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My problem is almost exactly the same as the problem posted here: Abstract class with final uninitialized field and I like the solution. However, my problem is a bit more complicated in that the abstract class has multiple final fields of varying types. For example, I have four int, two int[], and two double. What would be the best way to force the subclasses to initialize these variables?

Options I've considered:

  • Convert all fields to Strings and pass with a Map
  • Have a really long superclass constructor
  • Create a helper class that would act as a wrapper and encapsulate all the values, then pass an instance of this class to the base class

The first option is not very elegant, and seems a bit complicated, especially with arrays. The second option is very tedious, and the third option just seems like I'm overdoing it.

Is there a "correct" way of doing this? Or if not, which of the three options posed would be the most elegant?

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4 Answers 4

up vote 5 down vote accepted

I would go with the second, "Have a really long superclass constructor." If we follow the approach detailed in the question you referenced, the superclass constructor is protected and not meant to be called by anything external to the class hierarchy or package. My feeling always is, once something is not exposed beyond that boundary - i.e., is not part of the "API" as it were - then it doesn't matter what it looks like. Let it have eight different parameters of varying types, or even more. Yes, it's visible from within the package, but it's clear from the original solution that that constructor is not meant to be called by anything other than the subclasses. That's another motivation for non-public visibility.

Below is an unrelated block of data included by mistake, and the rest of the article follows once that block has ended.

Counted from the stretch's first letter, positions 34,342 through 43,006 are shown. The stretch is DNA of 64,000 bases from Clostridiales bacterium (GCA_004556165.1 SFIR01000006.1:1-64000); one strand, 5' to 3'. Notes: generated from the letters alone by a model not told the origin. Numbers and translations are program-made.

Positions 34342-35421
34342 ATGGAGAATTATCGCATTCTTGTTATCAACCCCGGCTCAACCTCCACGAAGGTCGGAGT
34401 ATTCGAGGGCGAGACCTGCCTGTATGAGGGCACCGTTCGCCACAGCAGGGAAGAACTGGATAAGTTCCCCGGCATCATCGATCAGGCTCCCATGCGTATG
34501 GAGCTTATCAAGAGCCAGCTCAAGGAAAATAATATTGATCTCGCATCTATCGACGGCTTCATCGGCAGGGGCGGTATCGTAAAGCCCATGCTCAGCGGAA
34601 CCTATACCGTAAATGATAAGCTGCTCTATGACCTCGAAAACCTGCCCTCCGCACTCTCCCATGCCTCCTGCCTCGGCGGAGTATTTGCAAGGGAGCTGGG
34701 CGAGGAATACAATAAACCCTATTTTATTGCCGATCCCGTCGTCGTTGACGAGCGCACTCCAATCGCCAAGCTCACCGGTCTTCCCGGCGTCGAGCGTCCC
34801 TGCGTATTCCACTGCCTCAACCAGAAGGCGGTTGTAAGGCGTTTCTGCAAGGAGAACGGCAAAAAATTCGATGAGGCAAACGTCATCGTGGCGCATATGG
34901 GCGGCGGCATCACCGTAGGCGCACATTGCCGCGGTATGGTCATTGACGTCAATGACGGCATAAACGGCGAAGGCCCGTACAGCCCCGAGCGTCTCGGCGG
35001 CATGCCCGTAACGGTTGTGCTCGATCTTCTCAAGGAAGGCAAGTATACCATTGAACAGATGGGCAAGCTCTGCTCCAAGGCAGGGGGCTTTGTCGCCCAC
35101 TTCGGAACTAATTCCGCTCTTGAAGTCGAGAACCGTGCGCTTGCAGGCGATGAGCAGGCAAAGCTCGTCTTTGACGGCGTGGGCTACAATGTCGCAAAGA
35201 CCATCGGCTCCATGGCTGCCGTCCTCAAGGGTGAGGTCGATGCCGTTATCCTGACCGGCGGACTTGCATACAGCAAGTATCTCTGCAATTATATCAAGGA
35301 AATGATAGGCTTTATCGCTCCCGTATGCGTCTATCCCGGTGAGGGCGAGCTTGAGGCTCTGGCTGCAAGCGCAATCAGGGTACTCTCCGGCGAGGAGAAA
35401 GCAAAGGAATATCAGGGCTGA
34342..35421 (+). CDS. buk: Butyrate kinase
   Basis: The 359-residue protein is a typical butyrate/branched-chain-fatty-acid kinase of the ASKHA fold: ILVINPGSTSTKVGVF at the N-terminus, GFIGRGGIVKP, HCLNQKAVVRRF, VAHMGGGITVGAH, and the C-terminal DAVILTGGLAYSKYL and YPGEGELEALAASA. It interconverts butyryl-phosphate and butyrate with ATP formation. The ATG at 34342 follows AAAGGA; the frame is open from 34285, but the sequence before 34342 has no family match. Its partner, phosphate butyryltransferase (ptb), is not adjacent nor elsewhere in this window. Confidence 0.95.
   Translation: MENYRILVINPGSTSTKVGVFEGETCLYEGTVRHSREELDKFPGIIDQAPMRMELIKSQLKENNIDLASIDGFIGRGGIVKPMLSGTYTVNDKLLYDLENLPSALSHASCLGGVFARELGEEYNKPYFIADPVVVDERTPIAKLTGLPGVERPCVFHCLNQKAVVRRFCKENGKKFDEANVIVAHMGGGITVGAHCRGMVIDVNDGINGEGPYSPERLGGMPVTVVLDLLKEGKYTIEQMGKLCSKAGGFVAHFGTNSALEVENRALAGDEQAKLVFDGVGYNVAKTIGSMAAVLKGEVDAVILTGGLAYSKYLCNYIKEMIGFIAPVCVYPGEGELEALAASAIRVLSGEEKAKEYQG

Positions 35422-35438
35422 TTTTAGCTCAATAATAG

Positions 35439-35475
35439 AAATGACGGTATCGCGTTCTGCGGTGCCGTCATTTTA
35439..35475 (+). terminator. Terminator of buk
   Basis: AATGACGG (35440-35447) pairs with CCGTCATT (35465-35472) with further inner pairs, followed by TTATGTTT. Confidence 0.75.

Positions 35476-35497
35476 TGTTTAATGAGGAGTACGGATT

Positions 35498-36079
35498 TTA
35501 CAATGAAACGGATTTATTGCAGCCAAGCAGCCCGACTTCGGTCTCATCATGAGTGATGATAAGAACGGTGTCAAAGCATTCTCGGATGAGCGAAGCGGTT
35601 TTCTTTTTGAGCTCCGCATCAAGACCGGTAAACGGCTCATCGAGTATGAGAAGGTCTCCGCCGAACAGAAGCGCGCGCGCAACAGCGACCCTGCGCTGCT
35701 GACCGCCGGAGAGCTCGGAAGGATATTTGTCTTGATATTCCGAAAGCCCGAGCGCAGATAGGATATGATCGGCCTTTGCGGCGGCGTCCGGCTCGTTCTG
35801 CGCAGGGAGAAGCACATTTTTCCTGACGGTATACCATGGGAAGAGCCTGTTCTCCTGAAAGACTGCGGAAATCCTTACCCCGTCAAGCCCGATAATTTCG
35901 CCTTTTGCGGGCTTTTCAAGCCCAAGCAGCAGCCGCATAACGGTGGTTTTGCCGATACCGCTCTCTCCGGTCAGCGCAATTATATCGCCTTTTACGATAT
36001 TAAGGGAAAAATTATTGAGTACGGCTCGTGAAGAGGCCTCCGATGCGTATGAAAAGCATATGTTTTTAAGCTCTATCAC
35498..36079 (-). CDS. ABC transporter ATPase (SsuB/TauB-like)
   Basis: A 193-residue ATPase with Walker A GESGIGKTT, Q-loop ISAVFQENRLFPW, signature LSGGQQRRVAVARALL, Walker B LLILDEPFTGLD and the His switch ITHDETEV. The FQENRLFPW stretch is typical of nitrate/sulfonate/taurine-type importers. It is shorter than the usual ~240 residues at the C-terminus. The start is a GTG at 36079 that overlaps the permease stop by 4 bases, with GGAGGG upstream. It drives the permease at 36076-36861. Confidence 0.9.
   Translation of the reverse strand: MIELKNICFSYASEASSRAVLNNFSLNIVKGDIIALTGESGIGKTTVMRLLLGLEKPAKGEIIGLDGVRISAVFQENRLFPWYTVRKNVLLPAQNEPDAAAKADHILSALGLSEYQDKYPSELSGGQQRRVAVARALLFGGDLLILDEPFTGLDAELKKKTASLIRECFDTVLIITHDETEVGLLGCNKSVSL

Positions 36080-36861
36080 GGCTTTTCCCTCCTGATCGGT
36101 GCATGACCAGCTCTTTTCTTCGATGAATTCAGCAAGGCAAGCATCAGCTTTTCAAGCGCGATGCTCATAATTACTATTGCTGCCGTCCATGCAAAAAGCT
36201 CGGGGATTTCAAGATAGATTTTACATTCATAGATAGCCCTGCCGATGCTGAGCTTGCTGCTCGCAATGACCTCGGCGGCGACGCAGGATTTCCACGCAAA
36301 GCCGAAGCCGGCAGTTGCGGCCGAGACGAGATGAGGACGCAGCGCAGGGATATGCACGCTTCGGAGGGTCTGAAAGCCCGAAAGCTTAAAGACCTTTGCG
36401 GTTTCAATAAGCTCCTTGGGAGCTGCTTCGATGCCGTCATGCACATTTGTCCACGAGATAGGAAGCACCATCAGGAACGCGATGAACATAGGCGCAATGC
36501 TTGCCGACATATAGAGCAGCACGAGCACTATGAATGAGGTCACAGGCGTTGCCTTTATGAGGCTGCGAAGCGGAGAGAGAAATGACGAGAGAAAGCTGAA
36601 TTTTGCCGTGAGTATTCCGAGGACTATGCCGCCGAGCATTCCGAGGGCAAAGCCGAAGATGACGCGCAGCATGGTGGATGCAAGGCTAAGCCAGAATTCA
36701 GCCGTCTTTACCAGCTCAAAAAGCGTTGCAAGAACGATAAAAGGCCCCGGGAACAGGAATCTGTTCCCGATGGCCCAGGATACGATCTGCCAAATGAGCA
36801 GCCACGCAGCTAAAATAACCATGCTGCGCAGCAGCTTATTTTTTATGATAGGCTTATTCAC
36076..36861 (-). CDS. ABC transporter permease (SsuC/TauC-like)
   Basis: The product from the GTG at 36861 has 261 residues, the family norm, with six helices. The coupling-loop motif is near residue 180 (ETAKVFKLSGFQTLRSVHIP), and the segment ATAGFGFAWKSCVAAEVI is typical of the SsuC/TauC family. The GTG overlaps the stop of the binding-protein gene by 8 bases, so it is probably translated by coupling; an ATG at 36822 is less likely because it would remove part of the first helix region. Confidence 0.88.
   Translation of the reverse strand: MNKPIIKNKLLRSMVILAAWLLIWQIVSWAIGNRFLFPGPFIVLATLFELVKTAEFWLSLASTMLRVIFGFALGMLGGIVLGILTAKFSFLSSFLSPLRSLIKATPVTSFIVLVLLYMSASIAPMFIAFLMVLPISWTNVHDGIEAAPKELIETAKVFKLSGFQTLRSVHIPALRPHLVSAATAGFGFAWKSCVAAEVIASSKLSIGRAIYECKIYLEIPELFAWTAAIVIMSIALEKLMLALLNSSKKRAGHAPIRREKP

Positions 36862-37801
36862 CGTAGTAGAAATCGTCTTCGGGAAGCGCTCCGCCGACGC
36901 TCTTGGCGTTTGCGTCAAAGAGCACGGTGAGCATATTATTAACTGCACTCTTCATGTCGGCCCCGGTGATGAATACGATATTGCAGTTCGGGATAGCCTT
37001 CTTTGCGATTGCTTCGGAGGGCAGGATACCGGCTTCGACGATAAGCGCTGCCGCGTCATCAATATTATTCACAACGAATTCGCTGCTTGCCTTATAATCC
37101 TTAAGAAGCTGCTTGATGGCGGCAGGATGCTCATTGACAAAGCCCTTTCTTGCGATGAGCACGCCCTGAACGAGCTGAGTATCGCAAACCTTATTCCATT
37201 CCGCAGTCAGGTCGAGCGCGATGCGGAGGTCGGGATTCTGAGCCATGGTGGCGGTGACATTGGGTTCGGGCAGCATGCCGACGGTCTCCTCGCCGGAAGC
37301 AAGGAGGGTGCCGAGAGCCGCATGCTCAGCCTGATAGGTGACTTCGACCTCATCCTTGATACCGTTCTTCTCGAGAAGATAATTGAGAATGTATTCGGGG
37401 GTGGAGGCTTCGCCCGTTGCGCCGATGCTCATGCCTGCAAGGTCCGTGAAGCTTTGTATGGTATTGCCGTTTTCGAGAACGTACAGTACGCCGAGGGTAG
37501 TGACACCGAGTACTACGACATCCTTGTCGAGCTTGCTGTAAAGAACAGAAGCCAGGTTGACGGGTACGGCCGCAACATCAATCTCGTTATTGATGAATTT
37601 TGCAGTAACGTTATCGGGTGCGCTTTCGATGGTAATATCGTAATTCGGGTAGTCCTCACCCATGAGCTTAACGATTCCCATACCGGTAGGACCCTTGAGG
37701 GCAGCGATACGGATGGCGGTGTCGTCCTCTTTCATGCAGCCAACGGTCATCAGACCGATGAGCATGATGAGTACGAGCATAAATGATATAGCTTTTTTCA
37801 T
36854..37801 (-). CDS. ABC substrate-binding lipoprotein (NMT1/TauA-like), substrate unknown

Of course, your instincts for doing something cleaner are correct when it comes to public stuff. The fact that you asked this question at all shows you have the right instincts.

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1  
That makes sense. This makes it very easy to control the values in the subclasses and keeps constructing the subclasses simple. Thanks! –  williamg Feb 26 '12 at 2:04
    
Glad to help. Overall my advice is: maintain high standards (elegance, patterns, etc.) for the public stuff, and don't be afraid to cut a few corners in private/protected territory. –  sparc_spread Feb 26 '12 at 3:25

Here's another alternative, assuming you have control of all the classes involved: abstract out the fields in the superclass and declare them in the subclasses, sort of like this...

abstract class SuperClass {
  abstract int[] getFooArray(); // not public!
  abstract int getBar();
}

and then just define the field in each of those subclasses, overriding the methods to return them.

Yes, it will involve some code duplication, but it could very well be cleaner in the end than an unreadably long constructor, and the code you're duplicating isn't very much -- a field, a one-line method to return that field.

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However, my problem is a bit more complicated in that the abstract class has multiple final fields of varying types.

I'm not sure I understand the added complexity in your scenario, but I'm interpreting your issue as : I don't want to have a ton of arguments on my abstract constructor. One possible approach is to have a Builder for the abstract class that is used by the concrete sub classes. The builder is then 'passed up' to the abstract constructor for setting the final fields.

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When I have a need for an immutable object (all members are final) that takes many different parameters in the constructor I usually use a Builder pattern.

In this case you can make the builders subclass each other and in this way you will still maintain the ability to extend.

For an example you can see the Guava API for ImmutableCollection Builder. Or if you don't require immutability, here is an example of CacheBuilder also taken from the same library:

Cache<Key, Graph> graphs = CacheBuilder.newBuilder()
   .concurrencyLevel(4)
   .weakKeys()
   .maximumSize(10000)
   .expireAfterWrite(10, TimeUnit.MINUTES)
   .build(
       new CacheLoader<Key, Graph>() {
         public Graph load(Key key) throws AnyException {
           return createExpensiveGraph(key);
         }
       });

As you can see the use of a builder replaces the need to pass in 6 parameters in the constructor and makes for more readable/usable code.

If you still don't want to use builders I would go with option (3) as that will prevent some of the hassle of maintaining a very long constructor

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